On Your Health

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Aging With Purpose Through Volunteering

Most days, Nancy Landrum is busy all day, in meetings and taking care of business. At 80 years old, this Oklahoma City resident isn’t slowing down anytime soon. Despite a lifetime of battling hearing loss, she’s just as passionate about volunteering as ever.

"I’ve been a volunteer at INTEGRIS Volunteer Auxiliary since I moved to Oklahoma City 47 years ago," says Landrum. 

In that time, Landrum went through a divorce, raised two children as a single parent, earned her master’s degree, worked for 21 years as an elementary school counselor with Yukon Public Schools, and cared for her second husband as he lost his battle with Alzheimer’s. She says that throughout, her work as a volunteer has given her purpose in life through times both good and bad.

As the saying goes, "Aging isn’t for wimps." The physical and mental changes a person experiences as they grow older can be traumatic for some. However, a growing amount of research shows that feeling useful makes the transition to the golden years much easier for many people.

Although genetics play a role in how we age, staying active is also critical to aging in a healthy way. For instance, it’s been shown that volunteering actually helps keep your brain strong, especially for aging adults. A study by Johns Hopkins showed that volunteering can delay and even reverse the onset of diseases and cognitive decline associated with aging. 

And did you know people who volunteer live longer? A recent study found that helping others on a regular basis can reduce early mortality rates by 22 percent, compared to those in people who didn't participate in such activities.

In addition, a report from The Corporation for National and Community Service called The Health Benefits of Volunteering discusses even more benefits for older adults when they get involved and volunteer. These include:

  • Finding a sense of community with social support networks and social activities.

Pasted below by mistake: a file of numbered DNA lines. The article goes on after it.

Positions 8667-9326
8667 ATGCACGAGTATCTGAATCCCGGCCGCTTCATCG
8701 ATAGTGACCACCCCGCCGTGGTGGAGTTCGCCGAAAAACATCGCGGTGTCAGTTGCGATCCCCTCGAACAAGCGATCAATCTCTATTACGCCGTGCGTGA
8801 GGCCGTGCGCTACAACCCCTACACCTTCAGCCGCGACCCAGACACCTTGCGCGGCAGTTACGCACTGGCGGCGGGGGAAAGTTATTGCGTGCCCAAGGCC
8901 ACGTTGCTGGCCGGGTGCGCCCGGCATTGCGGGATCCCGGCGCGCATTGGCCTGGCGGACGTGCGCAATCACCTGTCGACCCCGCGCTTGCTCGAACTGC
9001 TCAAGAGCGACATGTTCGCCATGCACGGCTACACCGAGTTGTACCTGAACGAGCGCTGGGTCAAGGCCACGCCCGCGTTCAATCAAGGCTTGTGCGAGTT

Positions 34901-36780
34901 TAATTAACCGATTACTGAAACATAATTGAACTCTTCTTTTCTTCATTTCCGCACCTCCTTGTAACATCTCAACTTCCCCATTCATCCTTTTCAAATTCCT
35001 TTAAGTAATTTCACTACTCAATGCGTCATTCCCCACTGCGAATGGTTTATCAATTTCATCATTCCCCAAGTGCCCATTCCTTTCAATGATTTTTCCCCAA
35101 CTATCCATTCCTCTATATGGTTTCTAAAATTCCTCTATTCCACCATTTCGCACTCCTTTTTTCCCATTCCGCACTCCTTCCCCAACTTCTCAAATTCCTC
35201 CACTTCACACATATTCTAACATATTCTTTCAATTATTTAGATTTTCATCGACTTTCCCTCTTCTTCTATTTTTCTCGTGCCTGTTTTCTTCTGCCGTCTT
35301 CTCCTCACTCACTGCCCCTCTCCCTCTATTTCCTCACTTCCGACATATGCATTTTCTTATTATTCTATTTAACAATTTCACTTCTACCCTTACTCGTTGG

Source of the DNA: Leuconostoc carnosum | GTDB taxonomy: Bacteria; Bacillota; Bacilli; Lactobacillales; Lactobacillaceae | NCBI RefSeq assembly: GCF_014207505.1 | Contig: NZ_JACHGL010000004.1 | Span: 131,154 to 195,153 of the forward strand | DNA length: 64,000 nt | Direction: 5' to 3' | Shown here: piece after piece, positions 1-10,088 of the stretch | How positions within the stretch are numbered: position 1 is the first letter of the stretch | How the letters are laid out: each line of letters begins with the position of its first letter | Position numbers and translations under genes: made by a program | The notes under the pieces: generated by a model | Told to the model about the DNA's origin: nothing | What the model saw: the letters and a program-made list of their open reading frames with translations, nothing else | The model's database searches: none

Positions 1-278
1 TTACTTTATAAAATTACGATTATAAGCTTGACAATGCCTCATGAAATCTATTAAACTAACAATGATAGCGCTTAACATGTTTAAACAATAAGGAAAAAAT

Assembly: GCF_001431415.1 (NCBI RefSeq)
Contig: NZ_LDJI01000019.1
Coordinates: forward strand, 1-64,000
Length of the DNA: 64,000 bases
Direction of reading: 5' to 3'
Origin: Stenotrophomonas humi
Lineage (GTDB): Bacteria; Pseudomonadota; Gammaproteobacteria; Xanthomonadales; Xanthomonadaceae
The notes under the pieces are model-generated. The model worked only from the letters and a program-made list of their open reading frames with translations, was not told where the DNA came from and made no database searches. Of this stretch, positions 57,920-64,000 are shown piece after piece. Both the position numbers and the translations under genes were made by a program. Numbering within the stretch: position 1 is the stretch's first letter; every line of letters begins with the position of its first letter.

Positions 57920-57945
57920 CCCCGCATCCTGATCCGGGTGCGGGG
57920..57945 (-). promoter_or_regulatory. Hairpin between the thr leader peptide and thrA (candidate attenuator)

• A lower risk for social isolation and aging-related stresses.
  • Increased levels of physical activity. 
  • A link to improved quality of life, more life satisfaction and higher self-esteem.

Getting involved

For Landrum, being a volunteer has been critical to her well-being and happiness as she has gotten older. Landrum suffered from hearing loss at a young age, and she says her life was profoundly affected by her inability to understand conversations. In 2003, she received her first Cochlear implant, followed by her second one in 2009. 

Despite the challenges, nothing slowed her down. "If anything, getting the implant speeded me up," she says. "Since the implant, I’m very active in the Hearing Loss Association and in the Hearing Helper Room at INTEGRIS. We reach out to the public to let them know we have devices here to help with hearing, like alert systems, TV listening devices and phone amplifiers. It keeps me very busy."

Landrum never consciously thought she was taking any special steps to remain spry and healthy as she got older. Instead, she simply took the challenges that life gave her as a reason to get involved and help others, which ultimately benefited her as much as the ones she helped.

"I thrive around people. I’m very social. I’m not one of those people who can sit at home," she says. "With volunteering, you don’t have to interact with people all the time (though I think that’s best). Just being around other people some of the time helps," Landrum says.

"There are so many things older people can offer today There is no need to be lonely. My life had a lot of silence before my implants, so energy and liveliness are now very important to me."

What has inspired Landrum to continue with her active volunteering schedule for almost 50 years? In fact, that came just as she started volunteering at INTEGRIS so many years ago.

"There was this very sweet elderly lady when I first started. She was so kind, and you could talk to her about anything," says Landrum. "She was the epitome of growing old graciously. I was inspired by her, and now that I’m that age, I want to be the same."

How to volunteer

Volunteering opens the door to incredibly rewarding experiences both for you and those you serve. But finding the opportunity that best suits your skills and expectations can make all the difference. A good place to start is somewhere you’re already invested. Do you give money to a church or charity? See what volunteer opportunities are available within those communities. Local food pantries, hospitals and animal shelters always need help.

At INTEGRIS, there are a wide variety of volunteer opportunities for those passionate about health care and healing. According to Karli Stroh, the metro director of volunteer services at INTEGRIS, there are 800 lifetime INTEGRIS Volunteer Auxiliary members.

She says, "No matter a volunteer’s skills or interests, we can always find a good fit. If working with people is your desire – we have the volunteer role for you. If you prefer to work in a more private, quiet setting – we have that, too. Each person has the opportunity to put a personal fingerprint on volunteer service to our hospitals." 

To learn more about volunteering at INTEGRIS, visit online at integrisok.com/volunteer or call the department of volunteer services at 405-949-3183. As Landrum says, "It’s just a matter of calling or going to the volunteer office and enrolling. You don’t need any specific skills, but just a willingness to serve."

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